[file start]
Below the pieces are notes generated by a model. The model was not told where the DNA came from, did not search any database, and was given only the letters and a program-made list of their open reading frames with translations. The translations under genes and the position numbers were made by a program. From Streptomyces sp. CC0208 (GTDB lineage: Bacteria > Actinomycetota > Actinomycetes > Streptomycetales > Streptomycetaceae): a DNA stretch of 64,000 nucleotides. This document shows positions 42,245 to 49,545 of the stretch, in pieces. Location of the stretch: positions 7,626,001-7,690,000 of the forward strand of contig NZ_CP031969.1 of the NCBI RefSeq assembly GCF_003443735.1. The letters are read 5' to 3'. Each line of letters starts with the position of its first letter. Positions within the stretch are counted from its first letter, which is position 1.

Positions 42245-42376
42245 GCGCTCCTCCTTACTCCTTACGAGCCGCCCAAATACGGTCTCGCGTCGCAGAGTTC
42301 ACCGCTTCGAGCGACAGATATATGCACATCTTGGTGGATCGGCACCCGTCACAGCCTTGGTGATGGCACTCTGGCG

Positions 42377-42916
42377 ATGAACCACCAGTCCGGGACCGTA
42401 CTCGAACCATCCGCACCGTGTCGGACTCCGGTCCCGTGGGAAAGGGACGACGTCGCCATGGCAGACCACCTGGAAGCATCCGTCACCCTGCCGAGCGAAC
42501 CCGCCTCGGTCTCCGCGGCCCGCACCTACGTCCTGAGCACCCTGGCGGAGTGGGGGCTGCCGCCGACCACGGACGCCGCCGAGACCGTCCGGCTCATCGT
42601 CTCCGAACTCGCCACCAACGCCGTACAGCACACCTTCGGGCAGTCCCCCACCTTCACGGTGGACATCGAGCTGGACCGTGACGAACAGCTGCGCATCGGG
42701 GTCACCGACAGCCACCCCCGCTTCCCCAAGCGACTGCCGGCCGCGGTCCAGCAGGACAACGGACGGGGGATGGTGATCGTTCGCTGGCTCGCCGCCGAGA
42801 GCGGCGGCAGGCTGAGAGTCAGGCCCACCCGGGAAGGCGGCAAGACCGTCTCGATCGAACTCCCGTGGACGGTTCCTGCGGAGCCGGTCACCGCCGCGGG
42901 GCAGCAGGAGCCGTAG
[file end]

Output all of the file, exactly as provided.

Below the pieces are notes generated by a model. The model was not told where the DNA came from, did not search any database, and was given only the letters and a program-made list of their open reading frames with translations. The translations under genes and the position numbers were made by a program. From Streptomyces sp. CC0208 (GTDB lineage: Bacteria > Actinomycetota > Actinomycetes > Streptomycetales > Streptomycetaceae): a DNA stretch of 64,000 nucleotides. This document shows positions 42,245 to 49,545 of the stretch, in pieces. Location of the stretch: positions 7,626,001-7,690,000 of the forward strand of contig NZ_CP031969.1 of the NCBI RefSeq assembly GCF_003443735.1. The letters are read 5' to 3'. Each line of letters starts with the position of its first letter. Positions within the stretch are counted from its first letter, which is position 1.

Positions 42245-42376
42245 GCGCTCCTCCTTACTCCTTACGAGCCGCCCAAATACGGTCTCGCGTCGCAGAGTTC
42301 ACCGCTTCGAGCGACAGATATATGCACATCTTGGTGGATCGGCACCCGTCACAGCCTTGGTGATGGCACTCTGGCG

Positions 42377-42916
42377 ATGAACCACCAGTCCGGGACCGTA
42401 CTCGAACCATCCGCACCGTGTCGGACTCCGGTCCCGTGGGAAAGGGACGACGTCGCCATGGCAGACCACCTGGAAGCATCCGTCACCCTGCCGAGCGAAC
42501 CCGCCTCGGTCTCCGCGGCCCGCACCTACGTCCTGAGCACCCTGGCGGAGTGGGGGCTGCCGCCGACCACGGACGCCGCCGAGACCGTCCGGCTCATCGT
42601 CTCCGAACTCGCCACCAACGCCGTACAGCACACCTTCGGGCAGTCCCCCACCTTCACGGTGGACATCGAGCTGGACCGTGACGAACAGCTGCGCATCGGG
42701 GTCACCGACAGCCACCCCCGCTTCCCCAAGCGACTGCCGGCCGCGGTCCAGCAGGACAACGGACGGGGGATGGTGATCGTTCGCTGGCTCGCCGCCGAGA
42801 GCGGCGGCAGGCTGAGAGTCAGGCCCACCCGGGAAGGCGGCAAGACCGTCTCGATCGAACTCCCGTGGACGGTTCCTGCGGAGCCGGTCACCGCCGCGGG
42901 GCAGCAGGAGCCGTAG